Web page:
Jimmy John's, the "freaky fast" sandwich staple of America's college towns, is being sued by two former employees for what they describe as "systematic wage theft" at the fast food chain.
In their lawsuit filed Friday in federal court, Karolis Kubelskas and Emily Brunner claim that they were forced to regularly work off the clock because of unreasonably low payroll budgets provided to individual Jimmy John's stores, leading to minimum wage and overtime violations.
Jimmy John's has "intentionally and repeatedly misrepresented the true time worked by their hourly employees" in order to keep costs down and dodge overtime laws, the complaint alleges. The lawsuit is a proposed class action, with Kubelskas and Brunner arguing that such pay practices come from "corporate set policies" and would apply to other workers.
Jimmy John's did not immediately respond to a request for comment.
According to Kubelskas and Brunner, Jimmy John's workers aren't given enough time to complete all their closing duties at the end of the day, at which point managers clock them out regardless of whether or not they continue to work. The practice is exacerbated, they claim, by a company policy that bases managers' bonuses largely on whether or not they hit their targets on labor costs.
The system, they say, "has the practical effect of creating widespread wage theft."
Brunner, who's represented by the Chicago firm Foote, Mielke, Chavez & O’Neil, originally filed suit against the company in July, but she filed an additional, joint complaint with Kubelskas last week. Both suits name JS Fort Group, which they describe as a franchisee, as a defendant alongside Jimmy John's Enterprises.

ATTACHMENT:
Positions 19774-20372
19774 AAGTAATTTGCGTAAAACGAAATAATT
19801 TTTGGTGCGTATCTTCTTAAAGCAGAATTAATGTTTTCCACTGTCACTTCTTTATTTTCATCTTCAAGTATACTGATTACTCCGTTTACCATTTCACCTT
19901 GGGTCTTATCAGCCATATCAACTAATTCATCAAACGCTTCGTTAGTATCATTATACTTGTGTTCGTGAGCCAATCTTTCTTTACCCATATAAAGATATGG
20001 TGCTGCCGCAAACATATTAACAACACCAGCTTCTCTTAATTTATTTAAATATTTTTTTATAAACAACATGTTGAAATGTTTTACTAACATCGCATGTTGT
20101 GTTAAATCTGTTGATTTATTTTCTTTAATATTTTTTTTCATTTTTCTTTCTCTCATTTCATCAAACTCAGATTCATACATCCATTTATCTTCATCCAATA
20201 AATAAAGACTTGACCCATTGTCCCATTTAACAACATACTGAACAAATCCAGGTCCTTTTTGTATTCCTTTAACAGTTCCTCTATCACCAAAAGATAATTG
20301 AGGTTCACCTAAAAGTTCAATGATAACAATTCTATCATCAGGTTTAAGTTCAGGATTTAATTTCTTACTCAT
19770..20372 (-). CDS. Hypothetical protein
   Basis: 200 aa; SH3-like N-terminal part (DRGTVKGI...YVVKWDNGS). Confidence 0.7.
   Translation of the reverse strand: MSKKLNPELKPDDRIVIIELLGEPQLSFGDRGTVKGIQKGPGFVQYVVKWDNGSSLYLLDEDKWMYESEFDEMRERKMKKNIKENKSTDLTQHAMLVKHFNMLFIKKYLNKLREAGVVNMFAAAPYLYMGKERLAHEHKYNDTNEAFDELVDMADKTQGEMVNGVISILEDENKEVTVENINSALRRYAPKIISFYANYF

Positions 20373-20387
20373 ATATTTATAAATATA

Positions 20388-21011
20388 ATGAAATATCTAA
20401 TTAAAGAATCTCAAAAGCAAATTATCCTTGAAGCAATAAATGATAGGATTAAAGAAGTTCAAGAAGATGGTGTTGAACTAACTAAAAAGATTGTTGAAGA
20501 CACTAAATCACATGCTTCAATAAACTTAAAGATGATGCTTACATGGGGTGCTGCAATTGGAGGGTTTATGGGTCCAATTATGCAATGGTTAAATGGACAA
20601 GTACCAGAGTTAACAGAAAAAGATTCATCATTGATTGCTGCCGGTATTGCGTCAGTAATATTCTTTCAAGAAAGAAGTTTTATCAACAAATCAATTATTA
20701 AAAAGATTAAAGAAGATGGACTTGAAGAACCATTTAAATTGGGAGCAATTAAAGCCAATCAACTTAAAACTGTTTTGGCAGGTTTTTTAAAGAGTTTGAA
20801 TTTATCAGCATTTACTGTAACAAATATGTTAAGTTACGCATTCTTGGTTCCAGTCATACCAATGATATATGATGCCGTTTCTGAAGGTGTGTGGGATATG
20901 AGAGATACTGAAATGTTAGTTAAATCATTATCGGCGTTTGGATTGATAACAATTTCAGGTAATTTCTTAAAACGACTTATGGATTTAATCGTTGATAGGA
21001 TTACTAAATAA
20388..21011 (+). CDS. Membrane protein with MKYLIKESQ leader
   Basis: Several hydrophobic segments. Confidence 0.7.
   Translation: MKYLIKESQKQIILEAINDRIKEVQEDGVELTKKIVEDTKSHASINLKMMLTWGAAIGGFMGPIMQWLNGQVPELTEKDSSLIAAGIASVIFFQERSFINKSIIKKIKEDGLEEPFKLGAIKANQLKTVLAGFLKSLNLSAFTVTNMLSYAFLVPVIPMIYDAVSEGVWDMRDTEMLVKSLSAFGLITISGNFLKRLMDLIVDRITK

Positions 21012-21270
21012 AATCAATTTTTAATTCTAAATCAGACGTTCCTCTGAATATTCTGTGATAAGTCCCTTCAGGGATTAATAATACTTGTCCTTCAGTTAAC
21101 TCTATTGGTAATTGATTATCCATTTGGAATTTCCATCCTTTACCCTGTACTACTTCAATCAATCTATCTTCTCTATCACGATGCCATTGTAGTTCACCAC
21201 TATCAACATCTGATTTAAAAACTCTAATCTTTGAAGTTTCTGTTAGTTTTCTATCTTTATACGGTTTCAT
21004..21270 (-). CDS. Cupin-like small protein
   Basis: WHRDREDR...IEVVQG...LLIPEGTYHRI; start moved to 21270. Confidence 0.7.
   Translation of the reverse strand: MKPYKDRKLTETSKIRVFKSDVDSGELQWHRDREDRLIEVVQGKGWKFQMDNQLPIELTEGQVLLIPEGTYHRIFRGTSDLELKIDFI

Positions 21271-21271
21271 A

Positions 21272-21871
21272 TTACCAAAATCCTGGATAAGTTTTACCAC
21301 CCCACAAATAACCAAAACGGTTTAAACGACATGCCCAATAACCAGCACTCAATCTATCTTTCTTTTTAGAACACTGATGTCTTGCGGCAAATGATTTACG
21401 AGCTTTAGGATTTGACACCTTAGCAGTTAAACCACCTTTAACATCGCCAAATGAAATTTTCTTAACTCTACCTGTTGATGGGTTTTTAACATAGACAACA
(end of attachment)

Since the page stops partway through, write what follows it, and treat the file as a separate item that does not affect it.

Founded in Illinois in 1983, Jimmy John's has built its foundation on the "irreverent attitude and dirt-cheap prices" championed by its founder, Jimmy John Liautaud, according to the company's website. The sandwich chain now has more than 1,900 locations throughout the U.S., and it was often highlighted as an entrepreneurial success story by failed GOP presidential candidate Mitt Romney on the 2012 campaign trail.
Of Jimmy John's employees, the company's site says, "They don't mind doing whatever it takes to get the job done. Their hustle is part of how they live their daily lives, and they enjoy the fruits of a hard-earned entrepreneurial lifestyle."
The proposed class action isn't the first time Jimmy John's has been the target of a lawsuit from workers. Last November, 300 delivery drivers sued a major Jimmy John's franchise operator, claiming that the auto expenses they were forced to bear pushed their earnings below the minimum wage.
In 2011, a group of 10 Jimmy John's locations became the target of a heated labor organizing campaign by the Industrial Workers of the World, who'd launched a then-rare bid to unionize fast food workers. The union narrowly lost the election, and six workers later claimed they were fired due to their union support. In 2012, an administrative law judge sided with the workers.
Correction: This post originally stated that Brunner "refiled" her lawsuit with Kubelskas after her original filing in July. In fact, she filed a new complaint with Kubelskas making additional allegations.
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